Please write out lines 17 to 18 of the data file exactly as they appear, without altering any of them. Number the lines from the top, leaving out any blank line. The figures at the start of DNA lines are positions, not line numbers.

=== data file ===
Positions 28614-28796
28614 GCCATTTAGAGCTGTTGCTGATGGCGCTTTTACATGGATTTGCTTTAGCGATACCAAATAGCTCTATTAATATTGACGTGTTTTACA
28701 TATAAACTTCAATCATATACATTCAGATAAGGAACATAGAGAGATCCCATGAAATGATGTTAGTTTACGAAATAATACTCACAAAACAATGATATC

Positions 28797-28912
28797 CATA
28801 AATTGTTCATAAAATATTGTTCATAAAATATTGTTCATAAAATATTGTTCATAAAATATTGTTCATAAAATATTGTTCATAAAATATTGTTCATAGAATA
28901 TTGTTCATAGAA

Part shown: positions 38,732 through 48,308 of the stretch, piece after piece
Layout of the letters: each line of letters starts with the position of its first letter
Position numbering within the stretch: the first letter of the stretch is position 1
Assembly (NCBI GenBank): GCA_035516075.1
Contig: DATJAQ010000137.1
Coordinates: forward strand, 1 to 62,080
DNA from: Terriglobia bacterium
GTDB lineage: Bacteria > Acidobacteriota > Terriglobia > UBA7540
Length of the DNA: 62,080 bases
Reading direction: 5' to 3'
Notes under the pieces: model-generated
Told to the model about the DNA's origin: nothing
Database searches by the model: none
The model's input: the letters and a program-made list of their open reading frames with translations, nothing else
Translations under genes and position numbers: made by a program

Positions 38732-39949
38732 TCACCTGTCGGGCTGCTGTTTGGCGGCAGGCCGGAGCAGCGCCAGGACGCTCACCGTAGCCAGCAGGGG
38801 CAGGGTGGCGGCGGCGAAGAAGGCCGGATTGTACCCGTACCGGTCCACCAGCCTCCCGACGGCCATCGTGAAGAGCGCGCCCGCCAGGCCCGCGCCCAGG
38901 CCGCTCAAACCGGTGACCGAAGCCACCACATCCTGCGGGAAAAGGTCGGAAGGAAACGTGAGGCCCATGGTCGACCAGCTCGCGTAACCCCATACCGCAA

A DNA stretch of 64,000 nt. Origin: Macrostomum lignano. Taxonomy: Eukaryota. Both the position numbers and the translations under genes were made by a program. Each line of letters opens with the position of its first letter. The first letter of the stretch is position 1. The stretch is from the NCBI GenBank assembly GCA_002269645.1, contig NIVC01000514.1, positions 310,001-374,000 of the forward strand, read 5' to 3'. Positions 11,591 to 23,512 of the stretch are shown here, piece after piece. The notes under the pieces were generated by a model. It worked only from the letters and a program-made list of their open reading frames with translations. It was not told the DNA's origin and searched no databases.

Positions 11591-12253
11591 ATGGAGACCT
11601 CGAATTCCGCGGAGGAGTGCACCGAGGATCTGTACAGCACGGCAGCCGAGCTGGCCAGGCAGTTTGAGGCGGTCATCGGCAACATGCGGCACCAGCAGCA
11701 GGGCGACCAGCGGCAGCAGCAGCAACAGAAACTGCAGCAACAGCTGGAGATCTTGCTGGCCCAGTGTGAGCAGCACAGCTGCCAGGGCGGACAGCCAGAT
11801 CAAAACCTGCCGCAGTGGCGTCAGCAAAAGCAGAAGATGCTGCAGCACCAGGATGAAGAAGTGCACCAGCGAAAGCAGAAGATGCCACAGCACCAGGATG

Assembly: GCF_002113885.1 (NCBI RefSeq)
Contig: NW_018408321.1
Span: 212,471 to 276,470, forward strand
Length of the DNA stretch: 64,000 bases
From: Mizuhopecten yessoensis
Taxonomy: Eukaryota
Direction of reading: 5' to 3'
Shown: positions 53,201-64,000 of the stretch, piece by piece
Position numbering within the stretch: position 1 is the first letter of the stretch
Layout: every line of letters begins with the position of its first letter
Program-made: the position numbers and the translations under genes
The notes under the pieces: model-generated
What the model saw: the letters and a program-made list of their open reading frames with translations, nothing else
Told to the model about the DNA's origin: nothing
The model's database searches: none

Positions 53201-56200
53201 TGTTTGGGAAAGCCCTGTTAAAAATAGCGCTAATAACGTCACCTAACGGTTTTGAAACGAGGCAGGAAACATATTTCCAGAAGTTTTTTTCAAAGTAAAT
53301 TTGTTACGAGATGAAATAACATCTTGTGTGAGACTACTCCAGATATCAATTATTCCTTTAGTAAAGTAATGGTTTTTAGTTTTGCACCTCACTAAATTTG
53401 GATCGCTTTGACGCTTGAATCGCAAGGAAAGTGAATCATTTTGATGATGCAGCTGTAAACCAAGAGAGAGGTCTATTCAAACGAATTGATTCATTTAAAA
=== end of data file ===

Reading direction: 5' to 3'
Notes under the pieces: model-generated